Before the 1980s, banking institutions weren’t allowed to own non-financial businesses — Congress wanted to reduce the risks banks take, as well as safeguard depositors. However, in the 1990s, Congress and the Federal Reserve’s rules were relaxed, soon permitting some banks to develop businesses in storing and transporting commodities.
In 2010, Goldman Sachs bought Metro International Trade Services, one of the US’s biggest metal storers, housing over a quarter of the aluminum on the market. Goldman is making a pretty penny from their new endeavor, mainly by shuffling the millions of 1,500-pound metal bars between the 27 warehouses that make up Metro International; moving the bars between warehouses more often than actually delivering any.
Goldman’s shuffle takes advantage of pricing regulations made by overseas commodities exchanges, like the London Metal Exchange (LME); and a will to influence various commodities markets, a benefit of liberal federal regulations. Loading and unloading the bars allows for more storage time, which fattens the pockets of Goldman, since the banking institution owns Metro International and charges manufacturers and metal owners rent to house the metal. Goldman’s shuffle ultimately adds to prices paid by manufacturers and consumers, regardless of whether the metal came from Metro International or not.
Industry rules obligate metal warehouses to move at least 3,000 tons of metal per day; and while Metro complies with the rule, most of its stored metal is shifted between warehouses, and not actually delivered. Metro charges rent by the day for housing metal; storage costs are a key part of the “premium”, affixed to the price of all aluminum on the market. Since 2010, due to Metro’s long delays, premiums on all aluminum in the market have doubled. Extended delays mean higher price tags for everyone, even if the metal doesn’t pass through Metro.
This past August, Goldman Sachs and JPMorgan Chase’s expensive aluminum storing and delivery practices were called into question by the Commodity Futures Trading Commission (CFTC), an independent agency of the federal government that regulates futures and option markets.
The CFTC believes that some Wall Street Banks have falsely inflated the prices ofaluminum and other metals stored in their facilities, in order to make a buck (or well over a buck) from end users and consumers. The CFTC sent subpoenas to firms like JPMorgan and Goldman — as well as Metro International — requiring them to present recordings of their commodities operations from January 2010 and onward.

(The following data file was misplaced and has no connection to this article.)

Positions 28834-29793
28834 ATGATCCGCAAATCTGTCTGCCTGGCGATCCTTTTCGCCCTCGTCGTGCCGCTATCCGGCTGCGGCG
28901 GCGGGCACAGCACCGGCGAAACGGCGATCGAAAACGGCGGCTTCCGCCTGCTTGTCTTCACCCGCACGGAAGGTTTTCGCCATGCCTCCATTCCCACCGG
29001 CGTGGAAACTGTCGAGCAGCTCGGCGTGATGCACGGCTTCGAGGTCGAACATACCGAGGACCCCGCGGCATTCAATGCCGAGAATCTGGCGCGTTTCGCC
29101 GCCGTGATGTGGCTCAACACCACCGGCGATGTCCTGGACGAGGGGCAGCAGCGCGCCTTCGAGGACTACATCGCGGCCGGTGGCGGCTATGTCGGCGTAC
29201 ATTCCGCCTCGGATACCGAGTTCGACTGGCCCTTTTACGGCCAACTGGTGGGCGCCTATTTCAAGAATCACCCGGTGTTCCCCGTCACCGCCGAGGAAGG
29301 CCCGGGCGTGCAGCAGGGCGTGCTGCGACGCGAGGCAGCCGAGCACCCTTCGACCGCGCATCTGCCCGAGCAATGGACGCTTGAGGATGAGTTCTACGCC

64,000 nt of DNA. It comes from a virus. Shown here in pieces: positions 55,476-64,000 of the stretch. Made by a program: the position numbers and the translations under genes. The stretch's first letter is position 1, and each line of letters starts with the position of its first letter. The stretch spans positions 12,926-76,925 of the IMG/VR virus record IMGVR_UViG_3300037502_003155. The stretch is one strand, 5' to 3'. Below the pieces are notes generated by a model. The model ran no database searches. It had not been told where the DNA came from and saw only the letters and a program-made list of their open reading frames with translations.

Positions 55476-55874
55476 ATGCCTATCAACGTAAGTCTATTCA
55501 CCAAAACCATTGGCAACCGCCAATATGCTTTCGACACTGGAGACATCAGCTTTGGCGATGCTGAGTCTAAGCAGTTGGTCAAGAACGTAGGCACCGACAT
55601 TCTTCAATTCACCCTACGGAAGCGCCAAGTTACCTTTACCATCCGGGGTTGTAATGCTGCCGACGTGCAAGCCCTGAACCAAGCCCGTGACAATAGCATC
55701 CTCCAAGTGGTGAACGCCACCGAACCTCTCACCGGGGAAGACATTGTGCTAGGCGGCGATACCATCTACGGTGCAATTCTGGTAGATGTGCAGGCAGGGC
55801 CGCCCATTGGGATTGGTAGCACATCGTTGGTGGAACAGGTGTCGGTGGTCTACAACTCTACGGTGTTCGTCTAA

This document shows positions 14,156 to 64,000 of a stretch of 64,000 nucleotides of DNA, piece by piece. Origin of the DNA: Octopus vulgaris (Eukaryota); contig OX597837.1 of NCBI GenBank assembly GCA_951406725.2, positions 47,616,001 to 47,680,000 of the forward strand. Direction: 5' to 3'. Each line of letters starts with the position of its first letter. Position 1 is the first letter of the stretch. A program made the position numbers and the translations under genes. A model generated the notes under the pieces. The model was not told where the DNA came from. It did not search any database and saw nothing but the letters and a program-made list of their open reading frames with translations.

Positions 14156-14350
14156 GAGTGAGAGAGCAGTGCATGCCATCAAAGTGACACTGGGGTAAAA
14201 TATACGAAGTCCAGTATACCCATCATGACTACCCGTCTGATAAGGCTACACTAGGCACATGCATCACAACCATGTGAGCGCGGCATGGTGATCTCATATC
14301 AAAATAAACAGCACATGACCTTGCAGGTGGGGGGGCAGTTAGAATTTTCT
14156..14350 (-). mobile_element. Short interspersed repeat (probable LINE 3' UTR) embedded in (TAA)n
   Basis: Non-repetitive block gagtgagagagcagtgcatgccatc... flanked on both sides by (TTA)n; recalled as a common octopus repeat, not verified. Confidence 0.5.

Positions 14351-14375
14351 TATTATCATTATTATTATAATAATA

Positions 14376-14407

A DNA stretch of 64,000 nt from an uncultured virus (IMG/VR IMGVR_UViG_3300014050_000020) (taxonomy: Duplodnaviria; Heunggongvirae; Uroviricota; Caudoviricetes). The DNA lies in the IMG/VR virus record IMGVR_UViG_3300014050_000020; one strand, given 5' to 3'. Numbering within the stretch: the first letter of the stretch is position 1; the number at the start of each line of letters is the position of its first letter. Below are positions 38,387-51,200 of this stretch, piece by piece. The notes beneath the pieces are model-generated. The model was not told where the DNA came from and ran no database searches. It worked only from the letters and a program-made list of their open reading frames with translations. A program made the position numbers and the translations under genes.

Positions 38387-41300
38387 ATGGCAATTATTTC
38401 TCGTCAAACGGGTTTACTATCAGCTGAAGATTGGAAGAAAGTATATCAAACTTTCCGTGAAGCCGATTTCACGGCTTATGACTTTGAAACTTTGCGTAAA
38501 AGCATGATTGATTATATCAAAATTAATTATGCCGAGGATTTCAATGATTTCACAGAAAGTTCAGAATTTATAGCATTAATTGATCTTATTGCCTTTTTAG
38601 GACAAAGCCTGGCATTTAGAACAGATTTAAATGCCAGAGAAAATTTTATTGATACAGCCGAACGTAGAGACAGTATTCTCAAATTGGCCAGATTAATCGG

Both JPMorgan and Goldman have denied the allegations, maintaining that customers don’t face a wait time, and would receive shipments immediately. They also noted that delayed deliveries were due to client orders and not the firms themselves.
Before the CFTC caught wind of LME’s warehouse issues, in July, the LME announced a proposal to alleviate the bottlenecks at warehouses, and that LME would take until October to fully consider the proposal; in the meantime, the exchange would confer with industry producers, consumers, traders and officials. However, two major aluminum companies, Alcoa and Russia-based United Co. Rusal, have expressed staunch opposition to LME’s proposal.
If LME’s new warehouse rules are enacted, then both Alcoa and Rusal stand to lose a great deal of profits. The bottlenecks are doing two things: permitting warehouse owners to charge more rent, while also allowing for inflated premiums. Current premiums — a surcharge that producers expense, on top of the metal’s price, to buyers for handling, insuring and delivering aluminum — are at maximum levels. In the late-2000s, premiums were averaging around six cents per pound, while this past July, premiums were at a record high of 11.75 cents per pound.
Prices for aluminum have dropped 44% since 2008; decreased premiums would cut into huge profits that aluminum companies have depended on since 2010. It is suspected that since the first quarter of 2011, Alcoa has made almost $1.7 billion from aluminum premiums, $649 million more than the company would have made if current premiums were at six cents per pound, as they were in the late 2000s. Though LME was set to decide on its proposal in October, the exchange has yet to make a decision. If the proposal goes into effect, analysts believe that premiums could recede by almost a third. With the proposal, Alcoa stands to make only $350 million this year.
Industry experts note that if premiums regress to the six cent average, then that would actually be better for the aluminum industry — the industry could sustain itself long-term. Cutting back on aluminum premium profits would obligate aluminum companies to economize production by shutting down barely lucrative smelters, ultimately shrinking supplies. A reduction in supplies would bolster aluminum prices. In November, LME officially set new guidelines that obligate LME warehouses to ship out more metal than they receive, for deliveries with 50+ day wait times. Hopefully these guidelines will resolve the massive bottlenecks that are continuing to occur. The new rules begin on April 1.
Developed and Written by Dr. Subodh Das and Tara Mahadevan.
Dr. Das is a prolific writer and a well-recognized and respected expert and consultant to the global aluminum industry specializing in the areas of industry trends, technology, recycling, manufacturing, carbon management and new product & process developments.